Economic reports were mixed this week, but price action in the interest rate markets supports the view that the economy is stronger than expected and inflation (and interest rates) will stay higher for longer.

Investors inclined to believe that a recession is coming (or already unfolding) may see 10-year T-Note yields around 4.3% as a buy. Investors who expect the economy to remain strong, inflation to remain above target, and the government to maintain deficit spending may avoid buying bonds or may short bonds.


Gold is another market that reversed on the mid-July Key Turn Date. Rising interest rates (nominal, but especially real) and a rising USD are typically a toxic environment for gold – but gold popped higher on Friday, even as the USD and interest rates rose – an unusual positive correlation. Perhaps it was “follow-through” buying from Thursday’s rally off 1-month lows when gold rallied despite the USD surging against the Euro. (If a market rallies on “bad” news, it’s a strong market!) Perhaps the gold market is sensing that Central Banks are “pretty much done” with raising rates and will, in effect, be willing to live with inflation above their former target levels.

My short-term trading

I bought the Japanese Yen on Sunday afternoon when it gapped higher from Friday’s close, anticipating that there could be a significant rally if the Yen had any follow-through (as news spread about a possible sea-change in BOJ policy. There was no follow-through, as the market saw no significant policy change, and the Yen fell. I covered my position on Monday for a slight loss.


That was the only trade I made this week, and I’m flat going into the weekend.


I was away from my desk Tuesday and Wednesday visiting old friends on Mayne Island, and I will be in Vancouver on Saturday and Sunday to play golf with my son and two old friends at my favourite Vancouver golf course – Kings Links – Click the link to get a look at this beautiful links-style course.


I’m writing these Notes on Friday evening – and they will be shorter than usual because I’m leaving home early tomorrow morning to play golf. Two weeks ago, following Jimmy Buffett’s death, I decided to stop “putting off” visiting old friends – and I’m going to stick with that decision!

On my radar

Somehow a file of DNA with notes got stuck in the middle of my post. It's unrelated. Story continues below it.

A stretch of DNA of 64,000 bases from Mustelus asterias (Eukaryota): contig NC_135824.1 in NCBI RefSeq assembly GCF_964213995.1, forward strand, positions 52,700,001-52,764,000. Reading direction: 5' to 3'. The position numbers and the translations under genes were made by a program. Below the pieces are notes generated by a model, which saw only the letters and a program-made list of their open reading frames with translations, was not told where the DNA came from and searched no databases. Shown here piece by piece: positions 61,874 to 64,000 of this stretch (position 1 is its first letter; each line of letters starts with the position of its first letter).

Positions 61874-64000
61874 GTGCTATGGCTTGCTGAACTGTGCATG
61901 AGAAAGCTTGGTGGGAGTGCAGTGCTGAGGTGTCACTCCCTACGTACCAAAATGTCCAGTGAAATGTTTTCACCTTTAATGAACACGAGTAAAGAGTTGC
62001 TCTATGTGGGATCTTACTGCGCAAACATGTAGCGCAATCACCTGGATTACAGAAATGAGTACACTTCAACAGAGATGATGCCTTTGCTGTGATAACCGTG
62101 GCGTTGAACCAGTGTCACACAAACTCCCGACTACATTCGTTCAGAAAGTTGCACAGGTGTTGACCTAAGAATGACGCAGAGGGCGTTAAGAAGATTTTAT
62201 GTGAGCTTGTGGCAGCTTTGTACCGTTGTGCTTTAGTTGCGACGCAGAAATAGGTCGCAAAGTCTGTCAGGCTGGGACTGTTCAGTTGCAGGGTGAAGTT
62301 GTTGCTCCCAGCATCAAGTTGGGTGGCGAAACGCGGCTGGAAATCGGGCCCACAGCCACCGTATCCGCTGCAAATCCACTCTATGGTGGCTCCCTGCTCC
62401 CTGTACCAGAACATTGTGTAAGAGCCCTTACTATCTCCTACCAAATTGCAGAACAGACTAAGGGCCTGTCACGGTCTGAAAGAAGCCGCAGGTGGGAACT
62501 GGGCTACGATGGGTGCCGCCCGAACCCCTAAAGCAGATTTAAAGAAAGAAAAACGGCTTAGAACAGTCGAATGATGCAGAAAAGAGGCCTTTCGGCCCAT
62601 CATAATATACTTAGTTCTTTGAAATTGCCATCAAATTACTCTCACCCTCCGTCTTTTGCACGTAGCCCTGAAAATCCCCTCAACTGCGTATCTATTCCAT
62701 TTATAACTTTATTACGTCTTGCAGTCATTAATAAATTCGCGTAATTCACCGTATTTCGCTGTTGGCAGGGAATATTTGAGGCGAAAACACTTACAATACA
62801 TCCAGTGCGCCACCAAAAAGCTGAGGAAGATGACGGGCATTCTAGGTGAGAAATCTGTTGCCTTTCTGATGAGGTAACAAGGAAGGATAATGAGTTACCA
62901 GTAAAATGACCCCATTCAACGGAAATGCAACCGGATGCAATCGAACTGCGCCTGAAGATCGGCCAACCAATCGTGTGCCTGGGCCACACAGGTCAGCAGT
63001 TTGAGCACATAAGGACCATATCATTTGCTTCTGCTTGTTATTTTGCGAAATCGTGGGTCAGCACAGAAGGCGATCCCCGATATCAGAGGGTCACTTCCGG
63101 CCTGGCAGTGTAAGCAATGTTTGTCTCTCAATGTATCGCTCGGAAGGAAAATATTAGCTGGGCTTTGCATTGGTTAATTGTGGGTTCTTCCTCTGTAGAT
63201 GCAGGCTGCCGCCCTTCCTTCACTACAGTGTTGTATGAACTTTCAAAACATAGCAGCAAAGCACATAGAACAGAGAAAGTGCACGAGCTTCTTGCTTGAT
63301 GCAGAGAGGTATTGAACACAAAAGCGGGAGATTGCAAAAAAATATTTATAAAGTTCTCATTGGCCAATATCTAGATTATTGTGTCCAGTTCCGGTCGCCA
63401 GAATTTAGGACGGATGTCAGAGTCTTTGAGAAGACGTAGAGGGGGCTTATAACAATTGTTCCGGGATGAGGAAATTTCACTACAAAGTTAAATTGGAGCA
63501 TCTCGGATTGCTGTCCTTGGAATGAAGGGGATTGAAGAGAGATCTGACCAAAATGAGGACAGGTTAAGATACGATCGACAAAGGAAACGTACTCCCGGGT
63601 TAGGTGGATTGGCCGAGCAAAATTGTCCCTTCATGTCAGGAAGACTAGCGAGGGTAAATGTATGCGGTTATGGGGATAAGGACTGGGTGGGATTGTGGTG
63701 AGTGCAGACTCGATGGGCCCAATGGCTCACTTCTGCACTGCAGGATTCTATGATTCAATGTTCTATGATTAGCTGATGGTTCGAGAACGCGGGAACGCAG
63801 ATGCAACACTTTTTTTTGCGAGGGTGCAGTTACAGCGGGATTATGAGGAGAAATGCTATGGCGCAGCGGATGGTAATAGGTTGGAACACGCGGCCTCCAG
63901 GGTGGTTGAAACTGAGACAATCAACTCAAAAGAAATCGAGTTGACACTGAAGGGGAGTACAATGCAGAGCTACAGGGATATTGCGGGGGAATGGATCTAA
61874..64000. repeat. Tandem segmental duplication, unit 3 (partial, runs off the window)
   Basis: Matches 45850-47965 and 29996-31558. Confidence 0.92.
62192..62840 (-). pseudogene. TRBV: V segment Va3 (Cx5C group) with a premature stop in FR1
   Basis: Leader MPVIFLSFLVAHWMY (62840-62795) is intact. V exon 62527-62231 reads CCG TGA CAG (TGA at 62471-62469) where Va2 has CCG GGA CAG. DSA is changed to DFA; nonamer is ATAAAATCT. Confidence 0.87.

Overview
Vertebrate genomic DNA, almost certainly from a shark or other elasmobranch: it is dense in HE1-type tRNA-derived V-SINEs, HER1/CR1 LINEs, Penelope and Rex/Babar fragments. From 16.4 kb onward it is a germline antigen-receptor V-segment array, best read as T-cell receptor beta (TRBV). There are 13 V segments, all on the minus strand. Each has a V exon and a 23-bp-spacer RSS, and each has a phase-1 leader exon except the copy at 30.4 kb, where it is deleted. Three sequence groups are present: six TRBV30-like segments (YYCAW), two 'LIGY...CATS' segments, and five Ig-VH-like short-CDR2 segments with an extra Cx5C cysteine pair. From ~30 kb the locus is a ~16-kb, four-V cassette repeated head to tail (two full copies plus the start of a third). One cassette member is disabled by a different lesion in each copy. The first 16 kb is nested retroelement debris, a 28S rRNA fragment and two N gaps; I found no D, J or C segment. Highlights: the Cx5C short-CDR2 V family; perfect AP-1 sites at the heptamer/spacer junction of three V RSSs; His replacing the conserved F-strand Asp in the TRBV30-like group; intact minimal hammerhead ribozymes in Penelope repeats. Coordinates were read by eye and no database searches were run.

The FOMC meets this coming Wednesday – no change in interest rates is expected, but the market is currently pricing ~45% chance that the Fed will raise rates by 25 bps in either November or December – and that will be the last of it!


The UAW strikes started today, and the two sides appear far apart in negotiations. I see this as another example of people trying to “catch up” with rising prices, and I think there will be much more of this (by workers and by businesses), and that will keep inflation “higher for longer.”


Concerning “what should I buy/sell” regarding the “recession,” here is a thought-provoking Bank of America research chart. I believe that items listed under “Hard Landing” are currently priced for a severe recession, whereas those listed under “No Landing” are priced for no recession. I don’t know if a recession is coming, but seeing how BoA believes the market is positioned is interesting.

The Barney report

Barney loves to hang out with me in my office, but sometimes, he gives up waiting for me to take him for a walk and falls asleep.

Listen to Victor talk markets with Mike Campbell

I will be on Mike Campbell’s Moneytalks podcast on Saturday morning. We will talk about currencies, interest rates and the stock market. Mike’s feature guest this week is Josef Schachter, who will discuss what he sees ahead for oil and gas prices and what impact that will have on energy shares. I will attend Josef’s annual energy conference in Calgary on October 14. You can listen to the podcast here.

The Archive

Readers can access weekly Trading Desk Notes going back six years by clicking the Good Old Stuff-Archive button on the right side of this page.


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Victor Adair retired from the Canadian brokerage business in 2020 after 44 years and is no longer licensed to provide investment advice. Nothing on this website is investment advice for anyone about anything.

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September 16th, 2023

Posted In: Victor Adair Blog

One Comment

  • art krause says:

    As an 88year yoing survivor of the F8u Crusader nam era carrier pilot.. Visit your buddies as it may be the last time you see them..Barey has the right idea, “what me worry” You cannot take it with you so why worry about it??